It has been five years now since I, as a Minister of Justice of Georgia, began working with my colleagues from the Government and Parliament, and with my team at the Ministry of Justice, to ensure that our country’s open government agenda maintains the highest standards.

We have taken six steps so far. We reformed the freedom of information system; opened up our National Archives; created the first Open Data Portal in Georgia; made statistical data on surveillance publicly available; included citizens in public service delivery; and allowed citizens to issue electronic petitions to the Government.

After five years, we have a number of commitments that have been successfully implemented or are still in progress. But there is one success story that everyone loves to tell. I will give you an exclusive insight into our model of co-creation.

Co-creation as an established standard

Back in 2014, we committed to find ways to bring civil society into policymaking. We formed the Georgian Open Government Forum, which is a permanent dialogue mechanism to build open government policies.

The Forum is comprised of public agencies, local non-governmental and international organisations, as well as business sector representatives, sitting around one table to develop the country’s open government reforms.

We have declared that co-creation is the rule, not the exception. We evenly distribute responsibility for assessing our progress, for example, against our action plan, and publicise where we have more work to do.

Shared values

We want all branches of government to share the same values. That’s why we have all three branches committed to open government: the Government of Georgia, driving the entire process; the Supreme Court of Georgia, making statistical data on surveillance open to all; and the Parliament of Georgia, implementing a standalone action plan.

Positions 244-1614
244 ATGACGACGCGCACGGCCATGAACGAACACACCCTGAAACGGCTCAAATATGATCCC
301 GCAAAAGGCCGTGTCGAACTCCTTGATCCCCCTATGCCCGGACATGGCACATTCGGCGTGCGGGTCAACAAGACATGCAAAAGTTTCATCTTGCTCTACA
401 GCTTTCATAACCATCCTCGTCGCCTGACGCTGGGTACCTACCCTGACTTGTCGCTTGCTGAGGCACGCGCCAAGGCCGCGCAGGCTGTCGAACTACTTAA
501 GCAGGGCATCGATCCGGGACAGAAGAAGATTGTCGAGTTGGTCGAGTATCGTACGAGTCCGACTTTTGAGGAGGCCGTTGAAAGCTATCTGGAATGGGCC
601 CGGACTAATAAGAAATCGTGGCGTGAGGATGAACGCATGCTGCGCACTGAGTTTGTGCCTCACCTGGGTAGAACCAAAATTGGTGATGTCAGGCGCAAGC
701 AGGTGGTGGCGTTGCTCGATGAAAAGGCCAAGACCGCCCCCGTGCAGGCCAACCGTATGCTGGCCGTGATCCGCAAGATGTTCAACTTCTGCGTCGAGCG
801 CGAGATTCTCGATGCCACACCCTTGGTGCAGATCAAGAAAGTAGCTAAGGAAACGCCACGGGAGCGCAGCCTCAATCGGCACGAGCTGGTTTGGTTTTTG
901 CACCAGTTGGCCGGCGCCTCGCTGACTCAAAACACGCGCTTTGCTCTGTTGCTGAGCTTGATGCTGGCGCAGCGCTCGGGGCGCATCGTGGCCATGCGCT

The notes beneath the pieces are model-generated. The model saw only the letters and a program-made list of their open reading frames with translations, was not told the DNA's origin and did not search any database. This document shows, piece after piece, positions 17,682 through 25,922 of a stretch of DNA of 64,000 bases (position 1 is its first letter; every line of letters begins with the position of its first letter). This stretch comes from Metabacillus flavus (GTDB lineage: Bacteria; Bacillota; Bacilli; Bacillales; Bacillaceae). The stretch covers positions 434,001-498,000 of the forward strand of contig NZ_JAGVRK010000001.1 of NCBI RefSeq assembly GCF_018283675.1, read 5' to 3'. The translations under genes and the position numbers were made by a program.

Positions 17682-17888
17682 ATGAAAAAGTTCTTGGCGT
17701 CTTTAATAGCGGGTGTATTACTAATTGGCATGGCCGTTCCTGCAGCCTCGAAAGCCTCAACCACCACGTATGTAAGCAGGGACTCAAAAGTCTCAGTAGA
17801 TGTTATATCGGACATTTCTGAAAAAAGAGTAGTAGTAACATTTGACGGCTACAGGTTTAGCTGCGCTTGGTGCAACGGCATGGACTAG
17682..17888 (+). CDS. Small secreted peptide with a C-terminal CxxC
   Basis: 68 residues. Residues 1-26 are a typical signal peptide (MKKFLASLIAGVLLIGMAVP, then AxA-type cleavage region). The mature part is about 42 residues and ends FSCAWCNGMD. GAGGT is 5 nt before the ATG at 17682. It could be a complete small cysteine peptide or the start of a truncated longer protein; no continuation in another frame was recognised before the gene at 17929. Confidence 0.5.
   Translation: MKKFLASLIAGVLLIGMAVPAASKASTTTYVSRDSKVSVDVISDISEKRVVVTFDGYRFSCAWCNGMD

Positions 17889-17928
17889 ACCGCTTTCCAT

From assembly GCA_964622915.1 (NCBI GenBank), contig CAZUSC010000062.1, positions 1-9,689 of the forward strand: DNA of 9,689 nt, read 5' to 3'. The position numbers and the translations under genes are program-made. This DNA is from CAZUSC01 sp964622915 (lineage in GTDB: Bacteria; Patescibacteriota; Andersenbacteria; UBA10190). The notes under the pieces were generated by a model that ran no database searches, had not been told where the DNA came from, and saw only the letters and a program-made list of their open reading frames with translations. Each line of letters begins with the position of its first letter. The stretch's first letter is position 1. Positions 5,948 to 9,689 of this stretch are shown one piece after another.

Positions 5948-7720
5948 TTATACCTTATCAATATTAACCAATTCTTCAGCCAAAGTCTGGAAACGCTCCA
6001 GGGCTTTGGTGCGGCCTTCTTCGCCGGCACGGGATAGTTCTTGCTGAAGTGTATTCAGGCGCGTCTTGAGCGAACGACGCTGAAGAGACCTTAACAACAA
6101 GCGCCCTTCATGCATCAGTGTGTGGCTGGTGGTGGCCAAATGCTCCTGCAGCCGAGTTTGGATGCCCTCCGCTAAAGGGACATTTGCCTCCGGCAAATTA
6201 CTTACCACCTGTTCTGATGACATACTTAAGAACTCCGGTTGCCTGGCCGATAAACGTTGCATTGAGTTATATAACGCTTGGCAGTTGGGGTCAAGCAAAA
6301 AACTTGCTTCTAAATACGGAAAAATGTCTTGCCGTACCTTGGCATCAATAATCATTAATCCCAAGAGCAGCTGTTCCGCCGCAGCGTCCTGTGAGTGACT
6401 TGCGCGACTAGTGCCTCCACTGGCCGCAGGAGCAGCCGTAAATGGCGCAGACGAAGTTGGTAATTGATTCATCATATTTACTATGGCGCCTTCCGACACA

This has now expanded to local government, with Tbilisi, our capital city, and five municipalities included in Georgia’s 3rd National Action Plan, following recommendations from The Forum.

We are especially proud of our local governments, which value openness and work tirelessly to ensure that citizens in small cities and remote villages are given the same opportunities as those in larger cities.

One bright example comes from a small city called Ozurgeti in western Georgia. Under Georgia’s OGP National Action Plan, Ozurgeti Municipality Assembly meetings and reporting processes were made more transparent and accessible via live broadcasting; the Assembly launched an electronic system of surveys to better gauge local concerns; and citizen participation centers were established and equipped with modern digital technology.

Pushing the international community

We are proud to chair the Open Government Partnership this year. The cornerstone of our chairmanship vision is built around citizens. We want to dedicate our term to ensuring that citizens have the opportunity to influence the government decisions that affect their daily lives.


The cornerstone of our chairmanship vision is built around citizens.

To translate this mission into concrete actions, we have identified four strategic goals, each involving activities that touch citizens’ everyday lives. These are: Strengthening co-creation and citizen engagement; advancing transparency and the fight against corruption; generating innovation in public service delivery; and building better partnerships.

This is a great responsibility that has been bestowed upon us after establishing a track record of successful reform in Georgia. We hope to celebrate many more achievements as we join forces and forge stronger ties with our partner countries, civil society, and international organisations.

This is a great responsibility but we hope that together we are stronger, and can be more open too.

Thea Tsulukiani is Minister of Justice for Georgia.

This article was published in partnership with the Open Government Partnership.